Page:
When someone buys a new smartphone, often they're preoccupied with the camera specs or the size of the screen or its storage capabilities. It's easy to overlook one of the most foundational aspects of these sleek consumer gadgets: their operating systems. The world's most popular mobile operating system is Google's Android. It powers more than 86 percent of smartphones in the world. What's even more remarkable is that Android is based on the open source Linux operating system.

That means anyone can view the code at the heart of the vast majority of smartphones, modify it, and, more important, share it with anyone else. This openness enables collaboration. Unlike, say, Microsoft Windows, which was developed and is maintained by a single company, Linux is developed and maintained by more than 15,000 programmers around the world. These programmers might work for companies that compete with each other, or they might volunteer to create something new that’s then given away. For free. Gratis.

As crazy as that might sound, the open source way of building software is now embraced by the likes of IBM, which plans to pay $34 billion for open source company Red Hat, Microsoft, which paid $7.5 billion to acquire the code hosting and collaboration platform GitHub, and Walmart, which released its own open source software.

Open source is even seeing applications in the next iteration of technology: AI. Google open sourced its artificial intelligence engine, TensorFlow, in 2015, enabling companies and researchers to build applications using some of the same software the search giant used to create tools that search photos, recognize spoken words, and translate languages. Since then, Dropbox has used TensorFlow to recognize text in scanned documents and photographs, Airbnb has used it to help categorize photos in its listings, and a company called Connecterra has used it to help dairy farmers analyze their cows' health.

Why would Google give away something so central to its business? Because it hoped outside developers would make the software better as they adapted it to their own needs. And they have: Google says more than 1,300 outsiders have worked on TensorFlow. By making it open source, Google helped TensorFlow become one of the standard frameworks for developing AI applications, which could bolster its cloud-hosted AI services. In addition to garnering outside help for a project, open source can provide valuable marketing, helping companies attract and retain technical talent.

Keep in mind that Google didn't give away the data that powers its AI applications. Just using TensorFlow won't magically allow you to build a search engine and advertising business that can compete with Google.

So Google stands to benefit, but why would an outsider contribute improvements to TensorFlow? Let's say a company makes its own version of TensorFlow with unique elements, but keeps those elements private. Over time, as Google made its own changes to TensorFlow, it might become harder for that other company to integrate its changes with the official version; also, the second company would miss out on improvements contributed by others.

In short, open source provides a way for companies to collaborate on technology that’s mutually beneficial.

The Rise of Open Source

The open source software movement grew out of the related, but separate, "free software" movement. In 1983, Richard Stallman, at the time a programmer at the MIT Artificial Intelligence Laboratory, said he would create a free alternative to the Unix operating system, then owned by AT&T; Stallman dubbed his alternative GNU, a recursive acronym for "GNU's Not Unix."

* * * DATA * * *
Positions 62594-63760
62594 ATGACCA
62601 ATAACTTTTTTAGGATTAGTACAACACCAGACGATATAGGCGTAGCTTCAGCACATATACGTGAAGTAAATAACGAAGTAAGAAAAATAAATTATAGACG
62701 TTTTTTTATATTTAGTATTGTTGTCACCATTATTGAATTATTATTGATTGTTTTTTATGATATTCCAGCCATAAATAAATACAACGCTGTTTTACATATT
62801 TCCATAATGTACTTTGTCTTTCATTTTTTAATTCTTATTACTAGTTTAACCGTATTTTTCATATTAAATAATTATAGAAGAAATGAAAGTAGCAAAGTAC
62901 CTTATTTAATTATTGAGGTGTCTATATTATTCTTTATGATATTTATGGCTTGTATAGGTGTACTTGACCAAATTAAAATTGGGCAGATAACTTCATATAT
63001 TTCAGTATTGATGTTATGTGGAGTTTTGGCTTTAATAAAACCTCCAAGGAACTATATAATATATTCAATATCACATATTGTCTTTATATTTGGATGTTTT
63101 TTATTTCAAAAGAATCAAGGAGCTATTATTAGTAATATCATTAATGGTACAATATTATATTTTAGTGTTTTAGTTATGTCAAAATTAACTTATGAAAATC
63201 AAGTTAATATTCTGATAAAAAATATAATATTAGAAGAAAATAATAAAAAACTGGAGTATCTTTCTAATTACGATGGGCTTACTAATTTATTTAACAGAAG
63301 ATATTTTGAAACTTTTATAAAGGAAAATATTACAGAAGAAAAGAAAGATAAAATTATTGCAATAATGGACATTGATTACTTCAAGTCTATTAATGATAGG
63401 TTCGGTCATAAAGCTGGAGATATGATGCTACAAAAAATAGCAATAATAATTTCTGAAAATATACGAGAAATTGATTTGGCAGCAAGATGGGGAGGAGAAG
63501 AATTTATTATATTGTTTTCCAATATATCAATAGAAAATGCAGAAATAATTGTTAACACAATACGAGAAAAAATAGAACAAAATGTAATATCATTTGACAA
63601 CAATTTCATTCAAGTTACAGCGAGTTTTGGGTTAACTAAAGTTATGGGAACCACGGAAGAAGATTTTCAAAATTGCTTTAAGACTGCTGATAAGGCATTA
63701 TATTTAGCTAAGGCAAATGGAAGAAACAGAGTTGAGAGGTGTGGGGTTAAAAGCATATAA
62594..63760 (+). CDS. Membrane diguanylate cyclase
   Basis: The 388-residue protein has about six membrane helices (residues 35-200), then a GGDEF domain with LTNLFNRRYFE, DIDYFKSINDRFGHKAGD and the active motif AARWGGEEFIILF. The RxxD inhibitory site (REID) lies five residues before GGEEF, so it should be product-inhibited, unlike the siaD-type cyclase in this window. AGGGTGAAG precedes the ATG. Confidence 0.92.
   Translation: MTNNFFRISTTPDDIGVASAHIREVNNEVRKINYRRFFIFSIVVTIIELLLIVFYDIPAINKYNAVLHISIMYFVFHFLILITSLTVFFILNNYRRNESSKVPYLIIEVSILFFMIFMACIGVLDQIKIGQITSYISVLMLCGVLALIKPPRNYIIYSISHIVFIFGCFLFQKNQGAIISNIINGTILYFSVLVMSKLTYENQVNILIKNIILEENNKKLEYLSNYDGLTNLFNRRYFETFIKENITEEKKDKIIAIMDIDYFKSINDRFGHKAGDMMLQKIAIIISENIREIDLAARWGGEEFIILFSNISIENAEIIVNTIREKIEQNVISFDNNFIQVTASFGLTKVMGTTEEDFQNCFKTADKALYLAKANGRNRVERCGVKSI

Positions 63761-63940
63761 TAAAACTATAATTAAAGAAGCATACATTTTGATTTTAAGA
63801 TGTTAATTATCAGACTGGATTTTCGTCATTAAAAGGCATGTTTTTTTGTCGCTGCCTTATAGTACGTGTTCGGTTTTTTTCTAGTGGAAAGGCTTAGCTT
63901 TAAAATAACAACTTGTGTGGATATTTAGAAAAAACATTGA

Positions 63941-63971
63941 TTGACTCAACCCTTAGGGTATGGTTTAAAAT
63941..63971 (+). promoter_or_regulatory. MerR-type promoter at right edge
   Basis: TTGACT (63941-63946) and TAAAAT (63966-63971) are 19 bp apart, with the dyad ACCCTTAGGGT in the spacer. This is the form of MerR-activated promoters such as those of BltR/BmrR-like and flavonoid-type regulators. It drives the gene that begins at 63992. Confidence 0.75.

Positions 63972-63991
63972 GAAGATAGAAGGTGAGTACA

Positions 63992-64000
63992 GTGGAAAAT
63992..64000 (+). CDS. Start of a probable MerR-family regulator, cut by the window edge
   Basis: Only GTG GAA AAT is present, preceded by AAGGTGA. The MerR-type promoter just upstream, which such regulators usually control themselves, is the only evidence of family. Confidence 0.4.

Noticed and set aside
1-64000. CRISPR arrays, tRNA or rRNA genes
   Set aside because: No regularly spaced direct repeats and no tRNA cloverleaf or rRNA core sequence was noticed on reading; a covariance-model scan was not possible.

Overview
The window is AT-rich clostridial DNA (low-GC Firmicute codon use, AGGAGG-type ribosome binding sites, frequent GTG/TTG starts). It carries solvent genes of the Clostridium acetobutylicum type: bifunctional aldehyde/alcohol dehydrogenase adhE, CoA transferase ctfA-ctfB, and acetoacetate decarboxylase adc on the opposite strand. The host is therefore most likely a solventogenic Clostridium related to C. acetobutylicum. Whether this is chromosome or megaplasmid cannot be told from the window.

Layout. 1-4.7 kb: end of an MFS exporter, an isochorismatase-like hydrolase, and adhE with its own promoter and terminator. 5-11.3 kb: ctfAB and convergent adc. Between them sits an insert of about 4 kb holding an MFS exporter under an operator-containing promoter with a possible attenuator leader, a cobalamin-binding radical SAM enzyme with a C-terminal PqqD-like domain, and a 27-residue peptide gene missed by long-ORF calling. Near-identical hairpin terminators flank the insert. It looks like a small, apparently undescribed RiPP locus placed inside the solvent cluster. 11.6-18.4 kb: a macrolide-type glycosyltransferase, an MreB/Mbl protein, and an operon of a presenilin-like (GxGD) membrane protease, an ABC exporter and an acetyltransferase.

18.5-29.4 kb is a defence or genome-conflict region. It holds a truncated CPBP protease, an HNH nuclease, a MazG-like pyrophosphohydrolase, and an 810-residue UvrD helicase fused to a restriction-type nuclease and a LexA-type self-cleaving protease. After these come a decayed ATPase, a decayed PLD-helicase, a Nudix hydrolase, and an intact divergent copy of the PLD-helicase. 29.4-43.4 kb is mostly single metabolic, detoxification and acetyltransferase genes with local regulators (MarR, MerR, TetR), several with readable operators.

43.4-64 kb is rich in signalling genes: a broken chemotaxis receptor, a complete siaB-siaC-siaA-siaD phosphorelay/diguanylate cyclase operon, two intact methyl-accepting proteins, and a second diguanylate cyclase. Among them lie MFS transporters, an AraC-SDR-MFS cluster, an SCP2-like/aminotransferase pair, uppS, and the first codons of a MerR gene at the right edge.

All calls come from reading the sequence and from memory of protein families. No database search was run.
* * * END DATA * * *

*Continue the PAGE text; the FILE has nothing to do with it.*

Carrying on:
For Stallman, the idea of "free" software was about more than giving software away. It was about ensuring that users were free to use software as they saw fit, free to study its source code, free to modify it for their own purposes, and free to share it with others. Stallman released his code under a license known as the GNU Public License, or GPL, which guarantees users those four software freedoms. The GPL is a "viral" license, meaning that anyone who creates software based on code licensed under the GPL must also release that derivative code under a GPL license.

Importantly, the license doesn't forbid companies from selling copies of GNU software. As long as you allow your customers to share your code, you can charge as much as you want for your software. The phrase "free as in free speech, not free as in free beer" is often used to help explain this apparent contradiction.

Other programmers soon followed Stallman's example. One of the most important was Linus Torvalds, the vitriolic Finnish programmer who created the Linux operating system in 1991. Linux is a "kernel," the core of an operating system that talks to the hardware and translates the basic input from your keyboard, mouse, or touchscreen into something the software can understand. GNU lacked a finished kernel at the time, so many GNU users combined GNU and Linux into a functional operating system. Bundles of the GNU operating system, Linux kernel, and other tools became known as GNU/Linux distributions; some purists still refer to Linux-based operating systems as "GNU/Linux." Soon, companies like Red Hat were making money selling support for open source technologies like Linux.

Linux—or GNU/Linux if you prefer—became especially popular for running web servers and now runs 69.4 percent of web servers, according to data compiled by W3Techs. Alongside the rise of Linux and the web came several other free tools, including the Apache web server, MySQL database, and programming languages like Perl and PHP. Many used the GPL license, but others adopted more permissive licenses that, unlike the GPL, allowed companies to create proprietary products using their code.